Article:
Let me tell you about a past physical therapy patient who saw me in our Bethesda and McLean facilities. We’ll call him John. John is a hard-working guy that had been struggling with back pain for years. It started with pain while weight training and eventually prevented him from standing for more than 20 minutes at one time. His inability to stand was a major problem because his job required him to be on his feet constantly.
He had been to doctors, physical therapists, and chiropractors. He tried foam rolling, changing his desk setup, and even those strange massage gun-looking things.
That is when he came to see me for a more “sports approach” to physical therapy.
I began our session by asking him questions about his back; I could sense that he had heard them before. But my following questions grabbed his attention.
He had not received these questions before, and I asked about his sleep habits, use of technology, and stress. These questions created our “aha moment” as we realized the following areas needed to improve if he wanted to conquer his back pain in physical therapy.
A Poor Night’s Sleep
Sleep is the best recovery tool that we have. Research has shown that sleep quality improves outcomes in chronic pain patients, especially with back pain.
We first made sure that John had a high-quality mattress. A poor-quality bed can leave your back feeling worse due to a lack of support. Most people with back pain tolerate a firmer mattress best. Be sure to test multiple mattresses and determine the best and most comfortable ones.
John’s final sleeping recommendation was simple—no more sleeping on his stomach. Sleeping on your stomach increases the compression on your lower back. Sleeping on your side or back can be extremely challenging when you are not used to it. But it will become much easier over time.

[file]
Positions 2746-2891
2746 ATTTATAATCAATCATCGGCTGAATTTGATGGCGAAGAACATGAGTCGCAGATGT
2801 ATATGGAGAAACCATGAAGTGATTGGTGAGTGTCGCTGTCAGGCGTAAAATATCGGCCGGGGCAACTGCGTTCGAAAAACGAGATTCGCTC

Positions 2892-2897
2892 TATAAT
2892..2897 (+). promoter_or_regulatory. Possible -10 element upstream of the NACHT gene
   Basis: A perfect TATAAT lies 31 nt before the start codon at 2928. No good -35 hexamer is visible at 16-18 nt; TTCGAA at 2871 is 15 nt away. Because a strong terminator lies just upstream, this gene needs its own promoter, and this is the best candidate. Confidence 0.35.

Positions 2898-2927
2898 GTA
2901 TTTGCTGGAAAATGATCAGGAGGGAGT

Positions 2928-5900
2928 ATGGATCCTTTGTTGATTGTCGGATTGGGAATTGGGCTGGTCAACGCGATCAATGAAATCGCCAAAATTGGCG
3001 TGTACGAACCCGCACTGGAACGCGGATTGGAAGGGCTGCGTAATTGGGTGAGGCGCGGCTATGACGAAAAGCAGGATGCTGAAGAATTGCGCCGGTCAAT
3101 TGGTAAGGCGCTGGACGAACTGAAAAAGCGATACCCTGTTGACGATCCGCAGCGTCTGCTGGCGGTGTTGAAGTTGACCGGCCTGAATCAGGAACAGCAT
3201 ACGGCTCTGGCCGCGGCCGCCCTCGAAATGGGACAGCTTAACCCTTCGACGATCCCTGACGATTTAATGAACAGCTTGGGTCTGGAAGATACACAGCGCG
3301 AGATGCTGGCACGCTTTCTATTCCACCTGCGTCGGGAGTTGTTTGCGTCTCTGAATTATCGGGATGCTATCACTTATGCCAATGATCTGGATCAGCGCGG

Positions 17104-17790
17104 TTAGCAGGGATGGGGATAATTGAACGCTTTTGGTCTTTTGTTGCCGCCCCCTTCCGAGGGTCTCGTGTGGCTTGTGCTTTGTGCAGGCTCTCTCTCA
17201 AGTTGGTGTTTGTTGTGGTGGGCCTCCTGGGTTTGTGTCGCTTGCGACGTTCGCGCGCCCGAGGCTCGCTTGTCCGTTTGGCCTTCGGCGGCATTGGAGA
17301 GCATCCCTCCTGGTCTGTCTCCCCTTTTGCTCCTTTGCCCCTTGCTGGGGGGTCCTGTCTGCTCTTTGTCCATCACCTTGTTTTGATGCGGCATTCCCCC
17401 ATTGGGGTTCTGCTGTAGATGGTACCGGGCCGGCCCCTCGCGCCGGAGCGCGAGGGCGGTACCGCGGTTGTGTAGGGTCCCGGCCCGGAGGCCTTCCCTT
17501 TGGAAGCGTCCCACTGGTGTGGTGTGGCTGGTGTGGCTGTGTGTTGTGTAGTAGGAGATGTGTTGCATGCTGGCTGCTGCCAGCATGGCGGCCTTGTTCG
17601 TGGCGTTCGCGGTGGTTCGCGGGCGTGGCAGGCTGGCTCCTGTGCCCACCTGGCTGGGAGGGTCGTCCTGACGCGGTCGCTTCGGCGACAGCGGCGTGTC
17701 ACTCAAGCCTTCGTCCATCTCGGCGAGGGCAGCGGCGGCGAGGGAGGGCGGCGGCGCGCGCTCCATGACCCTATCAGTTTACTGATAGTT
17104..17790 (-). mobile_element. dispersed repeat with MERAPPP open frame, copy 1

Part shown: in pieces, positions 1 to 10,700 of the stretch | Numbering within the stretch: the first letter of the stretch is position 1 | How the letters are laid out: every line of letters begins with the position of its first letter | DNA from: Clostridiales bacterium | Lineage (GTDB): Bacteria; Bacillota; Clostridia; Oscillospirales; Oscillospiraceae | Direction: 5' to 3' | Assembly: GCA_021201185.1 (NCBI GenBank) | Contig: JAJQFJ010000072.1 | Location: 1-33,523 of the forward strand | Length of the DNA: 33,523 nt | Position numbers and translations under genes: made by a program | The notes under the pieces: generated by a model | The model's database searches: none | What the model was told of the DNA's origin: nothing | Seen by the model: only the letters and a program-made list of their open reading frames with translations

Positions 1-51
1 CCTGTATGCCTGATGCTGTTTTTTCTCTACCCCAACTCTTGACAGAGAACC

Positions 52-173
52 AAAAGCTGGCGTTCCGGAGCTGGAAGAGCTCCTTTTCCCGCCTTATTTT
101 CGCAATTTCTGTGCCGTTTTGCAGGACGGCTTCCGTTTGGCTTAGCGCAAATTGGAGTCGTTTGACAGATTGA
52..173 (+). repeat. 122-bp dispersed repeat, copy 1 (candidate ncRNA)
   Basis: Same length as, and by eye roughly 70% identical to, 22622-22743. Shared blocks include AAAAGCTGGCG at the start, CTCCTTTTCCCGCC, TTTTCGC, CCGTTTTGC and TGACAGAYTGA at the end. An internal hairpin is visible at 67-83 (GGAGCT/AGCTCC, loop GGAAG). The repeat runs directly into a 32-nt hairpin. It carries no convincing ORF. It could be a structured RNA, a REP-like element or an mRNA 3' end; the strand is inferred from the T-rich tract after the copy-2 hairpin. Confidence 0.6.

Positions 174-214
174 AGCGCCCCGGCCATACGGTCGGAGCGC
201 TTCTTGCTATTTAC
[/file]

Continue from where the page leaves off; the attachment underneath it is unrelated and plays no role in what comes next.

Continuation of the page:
Addiction to Technology
John was spending way too much time looking at screens.
According to recent research, the average person spends about nine hours per day using electronic devices, which increases tension in several areas, like the lower back.
We started by setting realistic limits on John’s use of technology. We gave him a technology curfew of 9 pm (he couldn’t use his phone after 9 pm). Phones, iPads, and TVs contain blue light, suppressing melatonin production, a hormone essential for quality sleep.
The body is resilient, but it can only handle so much physical and emotional stress. Research indicates that people struggling with anxiety and depression are more likely to experience a few orthopedic pains, including lower back pain.
After discussing this with John, he mentioned that he had enjoyed meditation but didn’t have enough time to keep it up. Because he enjoyed meditating, I suggested he try one of the many great apps with short, 5-minute meditations.
Suppose meditation doesn’t work for you. No big deal! Search for one thing you enjoy, which reduces your stress, and implement that into your daily routine. Walking outside does that for me. Rain or shine, I ensure I get at least a couple of walks in a day.
As John worked to address these issues, we created a comprehensive physical therapy plan to help his back. Combining all these factors allowed him to recover and return to work and his active lifestyle fully.
Back pain is a complex issue, influenced by many factors. But that is a good thing because that provides many ways that experts can help. If you have back pain that won’t go away, don’t hesitate to contact us so that we can help you find solutions.